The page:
One thing I don’t think I’ll get used to is the warm weather in Sydney around Christmas time.
For the past two years I have returned to the States so that I can spend the holidays with my family. Considering that I grew up in Midwest America where we definitely don’t have any shortages of white Christmases, it feels rather strange for me to be in a warm place like Sydney around December. For me, there is something a bit unsettling about people singing Let it Snow when it’s getting close to 30ºC out.
I have noticed, however, that I don’t have much of a problem readjusting to the Minnesota winters, much to the surprise of many of my Australian friends.
I’m used to going back home and just doing what all Minnesotans do in the winter – wearing lots of fleece sweaters and socks, heating up your car 20 minutes before you need to go anywhere and never going outside with your hair wet. “Basic Midwest cold survival techniques” have been ingrained in me since I was a child, so picking them back up is as easy as riding a bike.
Read more of Acacia's journey here
Trading America for Australia: my mother sent me to study 9,000 miles away!
Trading America for Australia: why do chickens eat each other?
Trading America for Australia: finding student accommodation
Trading America for Australia: figuring out how to not fail
In contrast, when I return to Sydney in January from Minnesota it takes me much longer to adjust to the heat again – I don’t think I’ve ever become accustomed to Australian temperatures. At least if you’re cold you can always put on another layer, but if you’re too hot you can only take off so much before it becomes illegal.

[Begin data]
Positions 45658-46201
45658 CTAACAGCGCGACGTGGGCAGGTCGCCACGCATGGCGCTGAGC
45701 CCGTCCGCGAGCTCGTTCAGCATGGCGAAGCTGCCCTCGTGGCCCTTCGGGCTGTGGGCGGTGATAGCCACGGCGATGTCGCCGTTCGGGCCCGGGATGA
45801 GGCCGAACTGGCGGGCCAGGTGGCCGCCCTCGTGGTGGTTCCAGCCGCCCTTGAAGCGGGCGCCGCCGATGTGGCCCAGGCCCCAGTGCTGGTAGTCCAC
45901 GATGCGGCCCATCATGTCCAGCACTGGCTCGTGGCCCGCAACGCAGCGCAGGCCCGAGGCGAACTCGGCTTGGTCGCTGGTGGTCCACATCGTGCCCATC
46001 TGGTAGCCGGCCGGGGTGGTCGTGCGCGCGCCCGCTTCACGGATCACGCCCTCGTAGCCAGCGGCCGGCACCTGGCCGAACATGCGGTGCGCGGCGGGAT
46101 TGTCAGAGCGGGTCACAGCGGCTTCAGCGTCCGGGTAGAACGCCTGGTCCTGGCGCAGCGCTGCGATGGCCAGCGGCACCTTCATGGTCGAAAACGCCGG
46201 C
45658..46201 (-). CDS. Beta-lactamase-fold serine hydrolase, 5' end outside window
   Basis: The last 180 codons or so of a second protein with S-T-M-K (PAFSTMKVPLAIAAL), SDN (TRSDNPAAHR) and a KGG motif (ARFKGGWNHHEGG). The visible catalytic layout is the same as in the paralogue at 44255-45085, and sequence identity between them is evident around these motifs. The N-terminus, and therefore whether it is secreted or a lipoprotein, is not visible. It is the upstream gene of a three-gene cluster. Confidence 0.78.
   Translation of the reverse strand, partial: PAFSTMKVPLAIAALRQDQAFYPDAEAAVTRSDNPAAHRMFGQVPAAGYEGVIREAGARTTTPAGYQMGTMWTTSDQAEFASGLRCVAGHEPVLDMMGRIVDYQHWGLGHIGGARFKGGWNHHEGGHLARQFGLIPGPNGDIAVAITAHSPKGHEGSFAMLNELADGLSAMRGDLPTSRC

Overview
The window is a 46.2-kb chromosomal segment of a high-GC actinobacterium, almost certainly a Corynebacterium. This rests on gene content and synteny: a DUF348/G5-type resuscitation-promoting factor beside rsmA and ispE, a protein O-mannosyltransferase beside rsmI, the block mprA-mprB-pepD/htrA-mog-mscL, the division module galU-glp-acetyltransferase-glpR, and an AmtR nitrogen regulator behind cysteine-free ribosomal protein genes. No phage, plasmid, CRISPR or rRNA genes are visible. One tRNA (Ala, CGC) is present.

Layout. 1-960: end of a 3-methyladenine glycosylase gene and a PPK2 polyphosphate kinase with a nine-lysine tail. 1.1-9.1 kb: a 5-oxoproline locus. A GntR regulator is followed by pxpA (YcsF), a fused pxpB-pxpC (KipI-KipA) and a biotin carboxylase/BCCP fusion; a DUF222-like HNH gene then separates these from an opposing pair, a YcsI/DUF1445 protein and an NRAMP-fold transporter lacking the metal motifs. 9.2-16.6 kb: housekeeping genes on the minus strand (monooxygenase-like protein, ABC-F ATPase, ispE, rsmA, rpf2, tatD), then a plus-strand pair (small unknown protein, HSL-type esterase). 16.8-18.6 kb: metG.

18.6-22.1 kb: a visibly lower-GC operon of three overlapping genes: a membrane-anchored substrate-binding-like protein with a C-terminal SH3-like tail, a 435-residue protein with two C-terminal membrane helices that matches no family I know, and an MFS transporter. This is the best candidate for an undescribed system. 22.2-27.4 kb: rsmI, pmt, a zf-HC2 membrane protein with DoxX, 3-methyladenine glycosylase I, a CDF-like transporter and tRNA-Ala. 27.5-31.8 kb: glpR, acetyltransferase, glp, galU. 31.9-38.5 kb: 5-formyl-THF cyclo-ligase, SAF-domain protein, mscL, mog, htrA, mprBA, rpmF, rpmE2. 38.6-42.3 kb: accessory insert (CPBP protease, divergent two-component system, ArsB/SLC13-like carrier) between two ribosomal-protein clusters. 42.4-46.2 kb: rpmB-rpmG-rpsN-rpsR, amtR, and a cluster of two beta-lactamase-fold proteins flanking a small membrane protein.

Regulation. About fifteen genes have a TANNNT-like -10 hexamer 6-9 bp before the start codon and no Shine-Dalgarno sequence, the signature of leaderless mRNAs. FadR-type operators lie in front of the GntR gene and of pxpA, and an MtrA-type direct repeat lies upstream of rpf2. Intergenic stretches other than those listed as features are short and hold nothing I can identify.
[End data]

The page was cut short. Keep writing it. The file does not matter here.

Just yesterday I was looking at the temperature in Sydney and it was about 28ºC. Contrast that with the current -6ºC in Minnesota – I would rather have the cold. By Minnesota standards, that isn’t even that bad – last year when I came home it was -20ºC so I consider myself lucky this time.
Related to the lack of snow in Sydney and the warm weather, I also don’t feel the Christmas spirit as much in Australia as I do back home. This is probably because in Minnesota there is constant snow on the ground, neighbourhoods full of lights and overbearing Christmas music everywhere you go any time after 1 November (and nowadays even earlier in some places).
As much as people in Minnesota complain about how commercialised Christmas is now (a pastime I have certainly participated in plenty), after living away for a couple of years I quite miss it – something I never thought I’d say. This modern annoyance is now actually something I look forward to.
So, this month, I am enjoying being home with my family after working hard on exams at the end of November. Although I am doing a placement at my local veterinary clinic while I’m here, so I’m not completely on vacation, it is refreshing to be back in a comfortable, familiar environment with my family and friends.